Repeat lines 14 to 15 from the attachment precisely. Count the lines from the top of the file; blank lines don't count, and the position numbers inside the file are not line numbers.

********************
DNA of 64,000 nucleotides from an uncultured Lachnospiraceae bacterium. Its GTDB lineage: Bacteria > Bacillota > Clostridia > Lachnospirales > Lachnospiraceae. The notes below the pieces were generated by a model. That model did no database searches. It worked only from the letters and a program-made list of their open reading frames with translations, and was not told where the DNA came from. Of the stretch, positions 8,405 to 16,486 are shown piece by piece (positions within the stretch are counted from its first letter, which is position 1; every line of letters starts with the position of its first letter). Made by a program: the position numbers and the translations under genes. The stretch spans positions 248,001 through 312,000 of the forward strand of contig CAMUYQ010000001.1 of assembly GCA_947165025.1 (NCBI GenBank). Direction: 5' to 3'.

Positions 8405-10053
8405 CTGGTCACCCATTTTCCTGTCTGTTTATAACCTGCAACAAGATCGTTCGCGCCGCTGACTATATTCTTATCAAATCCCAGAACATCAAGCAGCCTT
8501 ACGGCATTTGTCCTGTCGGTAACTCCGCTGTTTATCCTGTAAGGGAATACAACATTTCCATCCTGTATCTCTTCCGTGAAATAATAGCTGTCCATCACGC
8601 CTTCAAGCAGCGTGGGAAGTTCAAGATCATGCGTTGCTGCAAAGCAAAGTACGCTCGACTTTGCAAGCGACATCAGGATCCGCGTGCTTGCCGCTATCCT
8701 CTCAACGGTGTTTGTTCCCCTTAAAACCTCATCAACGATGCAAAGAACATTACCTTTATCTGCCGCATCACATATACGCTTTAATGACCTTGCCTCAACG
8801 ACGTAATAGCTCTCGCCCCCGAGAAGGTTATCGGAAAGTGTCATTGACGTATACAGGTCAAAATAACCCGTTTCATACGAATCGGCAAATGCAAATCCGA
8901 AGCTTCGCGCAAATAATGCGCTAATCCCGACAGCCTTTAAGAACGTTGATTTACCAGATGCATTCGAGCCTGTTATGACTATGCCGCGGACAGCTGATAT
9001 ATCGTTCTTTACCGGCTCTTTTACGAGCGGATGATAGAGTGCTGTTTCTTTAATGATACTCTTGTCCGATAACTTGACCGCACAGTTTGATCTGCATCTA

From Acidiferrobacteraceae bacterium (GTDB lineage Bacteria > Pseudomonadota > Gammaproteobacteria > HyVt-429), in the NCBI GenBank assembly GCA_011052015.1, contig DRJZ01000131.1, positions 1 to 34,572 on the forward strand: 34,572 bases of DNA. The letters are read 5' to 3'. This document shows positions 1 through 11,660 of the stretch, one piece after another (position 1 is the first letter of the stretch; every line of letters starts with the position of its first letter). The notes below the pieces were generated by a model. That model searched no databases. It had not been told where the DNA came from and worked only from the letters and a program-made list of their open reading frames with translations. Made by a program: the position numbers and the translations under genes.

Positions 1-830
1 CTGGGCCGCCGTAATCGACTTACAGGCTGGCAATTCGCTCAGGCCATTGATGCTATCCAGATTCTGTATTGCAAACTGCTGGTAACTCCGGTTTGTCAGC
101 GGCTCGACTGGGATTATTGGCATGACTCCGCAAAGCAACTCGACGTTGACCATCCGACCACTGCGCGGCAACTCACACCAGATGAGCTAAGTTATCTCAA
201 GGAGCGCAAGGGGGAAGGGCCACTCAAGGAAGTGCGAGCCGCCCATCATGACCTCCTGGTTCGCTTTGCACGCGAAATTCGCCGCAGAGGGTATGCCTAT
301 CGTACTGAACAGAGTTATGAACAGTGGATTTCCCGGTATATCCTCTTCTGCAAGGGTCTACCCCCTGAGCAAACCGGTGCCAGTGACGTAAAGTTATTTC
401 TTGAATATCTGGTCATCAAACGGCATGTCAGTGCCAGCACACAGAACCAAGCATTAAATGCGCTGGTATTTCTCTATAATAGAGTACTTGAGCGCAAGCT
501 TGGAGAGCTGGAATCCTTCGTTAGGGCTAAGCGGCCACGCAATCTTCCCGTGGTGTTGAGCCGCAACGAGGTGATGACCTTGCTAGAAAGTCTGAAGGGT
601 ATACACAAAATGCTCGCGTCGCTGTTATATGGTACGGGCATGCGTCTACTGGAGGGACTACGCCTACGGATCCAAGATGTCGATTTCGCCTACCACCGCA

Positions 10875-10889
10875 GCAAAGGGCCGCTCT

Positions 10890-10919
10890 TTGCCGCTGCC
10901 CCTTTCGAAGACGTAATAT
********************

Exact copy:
201 GGAGCGCAAGGGGGAAGGGCCACTCAAGGAAGTGCGAGCCGCCCATCATGACCTCCTGGTTCGCTTTGCACGCGAAATTCGCCGCAGAGGGTATGCCTAT
301 CGTACTGAACAGAGTTATGAACAGTGGATTTCCCGGTATATCCTCTTCTGCAAGGGTCTACCCCCTGAGCAAACCGGTGCCAGTGACGTAAAGTTATTTC